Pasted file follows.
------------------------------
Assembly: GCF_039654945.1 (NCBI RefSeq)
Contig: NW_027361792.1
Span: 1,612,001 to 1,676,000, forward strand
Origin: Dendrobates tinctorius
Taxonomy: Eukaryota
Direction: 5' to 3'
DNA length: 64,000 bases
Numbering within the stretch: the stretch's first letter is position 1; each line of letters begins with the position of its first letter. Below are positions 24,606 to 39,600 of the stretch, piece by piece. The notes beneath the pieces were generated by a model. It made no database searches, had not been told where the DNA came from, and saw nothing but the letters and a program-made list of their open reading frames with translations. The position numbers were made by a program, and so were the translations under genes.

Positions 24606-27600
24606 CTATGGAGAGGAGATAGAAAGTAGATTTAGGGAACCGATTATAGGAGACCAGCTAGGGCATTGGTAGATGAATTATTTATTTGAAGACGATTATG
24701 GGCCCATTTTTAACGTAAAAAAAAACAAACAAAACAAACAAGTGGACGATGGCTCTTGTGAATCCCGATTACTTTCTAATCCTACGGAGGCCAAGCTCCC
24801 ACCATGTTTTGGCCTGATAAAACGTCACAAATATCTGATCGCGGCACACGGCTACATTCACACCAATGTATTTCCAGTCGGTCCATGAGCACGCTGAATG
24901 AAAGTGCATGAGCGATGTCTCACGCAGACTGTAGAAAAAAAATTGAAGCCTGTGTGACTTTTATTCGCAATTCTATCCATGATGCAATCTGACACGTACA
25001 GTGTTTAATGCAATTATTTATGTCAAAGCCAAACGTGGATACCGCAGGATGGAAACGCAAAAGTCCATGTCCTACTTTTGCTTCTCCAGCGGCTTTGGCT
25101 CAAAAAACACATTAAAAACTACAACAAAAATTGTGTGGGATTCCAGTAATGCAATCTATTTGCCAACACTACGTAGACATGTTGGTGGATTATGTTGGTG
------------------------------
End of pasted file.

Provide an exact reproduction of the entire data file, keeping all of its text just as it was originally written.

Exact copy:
Assembly: GCF_039654945.1 (NCBI RefSeq)
Contig: NW_027361792.1
Span: 1,612,001 to 1,676,000, forward strand
Origin: Dendrobates tinctorius
Taxonomy: Eukaryota
Direction: 5' to 3'
DNA length: 64,000 bases
Numbering within the stretch: the stretch's first letter is position 1; each line of letters begins with the position of its first letter. Below are positions 24,606 to 39,600 of the stretch, piece by piece. The notes beneath the pieces were generated by a model. It made no database searches, had not been told where the DNA came from, and saw nothing but the letters and a program-made list of their open reading frames with translations. The position numbers were made by a program, and so were the translations under genes.

Positions 24606-27600
24606 CTATGGAGAGGAGATAGAAAGTAGATTTAGGGAACCGATTATAGGAGACCAGCTAGGGCATTGGTAGATGAATTATTTATTTGAAGACGATTATG
24701 GGCCCATTTTTAACGTAAAAAAAAACAAACAAAACAAACAAGTGGACGATGGCTCTTGTGAATCCCGATTACTTTCTAATCCTACGGAGGCCAAGCTCCC
24801 ACCATGTTTTGGCCTGATAAAACGTCACAAATATCTGATCGCGGCACACGGCTACATTCACACCAATGTATTTCCAGTCGGTCCATGAGCACGCTGAATG
24901 AAAGTGCATGAGCGATGTCTCACGCAGACTGTAGAAAAAAAATTGAAGCCTGTGTGACTTTTATTCGCAATTCTATCCATGATGCAATCTGACACGTACA
25001 GTGTTTAATGCAATTATTTATGTCAAAGCCAAACGTGGATACCGCAGGATGGAAACGCAAAAGTCCATGTCCTACTTTTGCTTCTCCAGCGGCTTTGGCT
25101 CAAAAAACACATTAAAAACTACAACAAAAATTGTGTGGGATTCCAGTAATGCAATCTATTTGCCAACACTACGTAGACATGTTGGTGGATTATGTTGGTG